Banks most vulnerable to terrorist financing compared to Bitcoin

Report of the Financial Information Unit (FIU): Banks most vulnerable to terrorist financing compared to Bitcoin

It seems that banks are more vulnerable to the risks of money laundering and terrorist financing than virtual currencies. The information was reported by Business Korea citing a report published by the Financial Information Unit (UIF). The FIU is a division of the South Korean Financial Services Commission (FSC).

The survey analyzed the Korean financial sector including banks, securities companies, insurers, mutual financial companies and cryptocurrency exchanges. The assessment aimed at understanding the financial market situation in relation to money laundering and terrorist financing activities.

This report found that banks had good systems to combat money laundering and terrorist financing. However, they were also the most exposed to them.

The study conducted by the FIU reads as follows:

"Banks have better systems against money laundering and terrorist financing than other financial companies, but the vulnerability of the former is higher due to the larger size of the banking sector and the innate characteristics of their products and services such as commercial financing, liquidity management and forex trading ".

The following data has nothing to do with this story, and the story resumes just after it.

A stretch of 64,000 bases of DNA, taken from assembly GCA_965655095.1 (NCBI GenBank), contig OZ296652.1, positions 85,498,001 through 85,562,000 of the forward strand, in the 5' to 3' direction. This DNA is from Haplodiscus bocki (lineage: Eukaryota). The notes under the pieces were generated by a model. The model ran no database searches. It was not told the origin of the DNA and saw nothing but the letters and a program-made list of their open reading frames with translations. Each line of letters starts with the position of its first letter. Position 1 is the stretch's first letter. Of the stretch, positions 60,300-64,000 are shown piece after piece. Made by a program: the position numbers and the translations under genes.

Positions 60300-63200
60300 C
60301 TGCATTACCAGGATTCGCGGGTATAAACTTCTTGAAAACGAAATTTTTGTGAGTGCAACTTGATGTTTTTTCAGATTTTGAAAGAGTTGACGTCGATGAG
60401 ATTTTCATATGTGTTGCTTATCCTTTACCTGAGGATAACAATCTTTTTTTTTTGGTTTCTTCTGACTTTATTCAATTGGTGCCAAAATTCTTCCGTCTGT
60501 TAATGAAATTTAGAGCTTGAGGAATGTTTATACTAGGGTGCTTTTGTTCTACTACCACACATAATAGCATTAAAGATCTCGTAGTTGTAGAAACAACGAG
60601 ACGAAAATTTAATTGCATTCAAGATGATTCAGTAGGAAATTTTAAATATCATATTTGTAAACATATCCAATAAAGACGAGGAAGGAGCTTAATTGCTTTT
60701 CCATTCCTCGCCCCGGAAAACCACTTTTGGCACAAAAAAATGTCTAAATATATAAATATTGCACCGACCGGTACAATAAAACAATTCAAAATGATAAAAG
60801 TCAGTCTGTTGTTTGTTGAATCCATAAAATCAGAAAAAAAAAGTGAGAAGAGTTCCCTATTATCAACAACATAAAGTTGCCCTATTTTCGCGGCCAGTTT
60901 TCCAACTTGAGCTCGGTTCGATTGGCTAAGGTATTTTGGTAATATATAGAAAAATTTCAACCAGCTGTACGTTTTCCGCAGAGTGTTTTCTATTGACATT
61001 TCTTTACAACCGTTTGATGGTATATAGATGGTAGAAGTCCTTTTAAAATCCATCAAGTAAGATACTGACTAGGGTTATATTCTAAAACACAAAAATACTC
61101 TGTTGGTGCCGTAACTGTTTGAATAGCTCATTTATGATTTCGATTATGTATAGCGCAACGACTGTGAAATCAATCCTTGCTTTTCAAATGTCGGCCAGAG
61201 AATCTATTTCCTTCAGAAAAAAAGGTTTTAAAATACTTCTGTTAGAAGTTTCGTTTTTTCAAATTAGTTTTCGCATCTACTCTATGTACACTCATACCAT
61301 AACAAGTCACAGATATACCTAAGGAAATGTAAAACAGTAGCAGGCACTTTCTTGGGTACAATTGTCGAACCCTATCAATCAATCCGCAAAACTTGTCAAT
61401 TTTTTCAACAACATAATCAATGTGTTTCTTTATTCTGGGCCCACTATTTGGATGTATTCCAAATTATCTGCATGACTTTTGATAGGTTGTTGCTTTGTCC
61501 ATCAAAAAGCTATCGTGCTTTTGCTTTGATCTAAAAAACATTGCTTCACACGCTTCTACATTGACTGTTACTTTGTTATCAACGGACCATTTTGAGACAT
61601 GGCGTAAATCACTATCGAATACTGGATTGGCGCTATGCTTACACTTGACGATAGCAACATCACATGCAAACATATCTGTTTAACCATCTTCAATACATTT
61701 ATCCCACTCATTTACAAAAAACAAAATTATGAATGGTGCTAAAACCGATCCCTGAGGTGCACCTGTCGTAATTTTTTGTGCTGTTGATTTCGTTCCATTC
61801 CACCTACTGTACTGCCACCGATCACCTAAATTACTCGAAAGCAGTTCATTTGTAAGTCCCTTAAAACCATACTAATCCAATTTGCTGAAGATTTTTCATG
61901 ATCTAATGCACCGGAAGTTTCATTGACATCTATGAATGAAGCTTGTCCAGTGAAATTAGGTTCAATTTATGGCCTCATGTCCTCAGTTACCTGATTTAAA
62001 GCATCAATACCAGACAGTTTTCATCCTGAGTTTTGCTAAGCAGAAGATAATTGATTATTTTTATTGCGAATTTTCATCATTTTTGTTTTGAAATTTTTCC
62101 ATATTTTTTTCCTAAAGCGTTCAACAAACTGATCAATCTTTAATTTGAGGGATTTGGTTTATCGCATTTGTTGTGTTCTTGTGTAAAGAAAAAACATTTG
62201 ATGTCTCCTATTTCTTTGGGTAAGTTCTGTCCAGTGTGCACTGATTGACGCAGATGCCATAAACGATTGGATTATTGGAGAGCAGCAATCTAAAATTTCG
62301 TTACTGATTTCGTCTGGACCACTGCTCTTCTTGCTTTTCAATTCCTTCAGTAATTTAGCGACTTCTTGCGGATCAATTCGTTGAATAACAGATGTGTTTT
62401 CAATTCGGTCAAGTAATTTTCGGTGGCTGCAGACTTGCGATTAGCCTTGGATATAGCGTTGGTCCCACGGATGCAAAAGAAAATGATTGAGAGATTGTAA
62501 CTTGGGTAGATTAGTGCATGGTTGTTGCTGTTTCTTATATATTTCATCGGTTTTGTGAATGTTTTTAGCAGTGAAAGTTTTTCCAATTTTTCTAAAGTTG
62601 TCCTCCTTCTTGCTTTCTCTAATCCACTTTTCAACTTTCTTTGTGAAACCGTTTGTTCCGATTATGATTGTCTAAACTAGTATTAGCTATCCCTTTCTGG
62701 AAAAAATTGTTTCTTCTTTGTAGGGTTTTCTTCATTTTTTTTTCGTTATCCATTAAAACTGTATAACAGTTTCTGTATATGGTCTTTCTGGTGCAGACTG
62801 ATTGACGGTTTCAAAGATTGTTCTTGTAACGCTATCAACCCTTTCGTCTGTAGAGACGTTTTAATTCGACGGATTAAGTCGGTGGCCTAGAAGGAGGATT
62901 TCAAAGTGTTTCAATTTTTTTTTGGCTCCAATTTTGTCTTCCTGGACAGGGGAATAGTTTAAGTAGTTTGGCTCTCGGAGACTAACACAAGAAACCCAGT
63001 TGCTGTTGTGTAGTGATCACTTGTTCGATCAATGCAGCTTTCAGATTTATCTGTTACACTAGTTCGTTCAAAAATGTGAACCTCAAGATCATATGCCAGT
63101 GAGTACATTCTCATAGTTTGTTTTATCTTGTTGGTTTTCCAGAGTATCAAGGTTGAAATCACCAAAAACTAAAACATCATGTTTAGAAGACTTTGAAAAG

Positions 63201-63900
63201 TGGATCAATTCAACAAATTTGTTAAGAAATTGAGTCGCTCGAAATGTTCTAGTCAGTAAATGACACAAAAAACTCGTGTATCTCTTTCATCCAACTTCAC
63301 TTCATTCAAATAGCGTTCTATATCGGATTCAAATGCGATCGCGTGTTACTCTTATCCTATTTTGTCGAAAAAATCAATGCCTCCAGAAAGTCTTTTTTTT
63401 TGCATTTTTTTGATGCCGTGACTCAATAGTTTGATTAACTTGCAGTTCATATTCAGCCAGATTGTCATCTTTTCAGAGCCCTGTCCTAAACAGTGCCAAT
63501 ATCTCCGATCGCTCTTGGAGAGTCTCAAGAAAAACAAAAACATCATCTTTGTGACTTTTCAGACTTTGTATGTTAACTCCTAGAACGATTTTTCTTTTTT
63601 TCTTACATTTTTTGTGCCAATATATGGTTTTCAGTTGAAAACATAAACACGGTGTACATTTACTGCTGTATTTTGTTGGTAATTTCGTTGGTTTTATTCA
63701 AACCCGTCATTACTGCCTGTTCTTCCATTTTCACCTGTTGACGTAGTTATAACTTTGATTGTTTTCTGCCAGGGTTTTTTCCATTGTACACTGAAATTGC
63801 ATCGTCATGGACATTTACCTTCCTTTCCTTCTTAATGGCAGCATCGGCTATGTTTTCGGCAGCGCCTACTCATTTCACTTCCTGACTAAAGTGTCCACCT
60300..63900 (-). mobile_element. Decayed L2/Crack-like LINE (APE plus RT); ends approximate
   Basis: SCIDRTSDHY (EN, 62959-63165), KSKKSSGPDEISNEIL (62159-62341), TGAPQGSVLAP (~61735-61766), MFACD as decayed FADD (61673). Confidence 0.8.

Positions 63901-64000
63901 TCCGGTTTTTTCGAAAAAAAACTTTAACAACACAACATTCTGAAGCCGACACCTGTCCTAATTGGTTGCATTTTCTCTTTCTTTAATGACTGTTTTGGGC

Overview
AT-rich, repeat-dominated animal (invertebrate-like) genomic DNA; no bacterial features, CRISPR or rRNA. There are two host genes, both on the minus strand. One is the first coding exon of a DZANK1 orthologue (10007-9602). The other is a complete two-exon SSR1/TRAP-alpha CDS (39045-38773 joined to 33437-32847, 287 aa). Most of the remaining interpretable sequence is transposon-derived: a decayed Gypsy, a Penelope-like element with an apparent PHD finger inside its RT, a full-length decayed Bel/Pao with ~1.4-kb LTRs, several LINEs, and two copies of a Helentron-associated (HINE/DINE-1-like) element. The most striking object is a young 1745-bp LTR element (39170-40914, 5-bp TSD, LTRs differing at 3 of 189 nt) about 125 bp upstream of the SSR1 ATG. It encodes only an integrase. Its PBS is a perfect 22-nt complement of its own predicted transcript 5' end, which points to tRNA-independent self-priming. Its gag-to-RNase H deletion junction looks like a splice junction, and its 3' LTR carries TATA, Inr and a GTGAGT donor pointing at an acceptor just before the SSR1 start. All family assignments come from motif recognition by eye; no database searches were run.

Furthermore, the investigation showed that cash transactions and virtual currencies may also be vulnerable to the same criminal activities. Nonetheless, cryptocurrencies are also less used for terrorist financing. The report states that the anonymity of virtual currencies hinders monitoring, which is something that criminals can use and exploit.

The report published by the South Korean regulatory authorities is similar to what Europol said in the Internet Threat Assessment Report 2018. This study showed that terrorists did not use virtual currencies like Bitcoin, but instead used traditional financial institutions in Europe.

Furthermore, Europol found that none of the attacks on European territory were made after being financed by virtual coins.

Since virtual currencies began to expand worldwide, several experts believed that these digital assets were used primarily or only by criminals. However, this proved not to be this way. According to a study published by the Foundation for Defense of Democracies, revealed at the beginning of this year that less than 1% of transactions with Bitcoin are linked to illicit activities.

The report from the South Korean agency was prepared between March 2017 and August 2018. In addition, South Korea will undergo joint reviews in the International Financial Action Task Force (FATF) between January 2019 and February 2020.

South Korea has already imposed a ban on Initial Coin Offerings (ICO) and has also sought a way to regulate encryption activities in the country.

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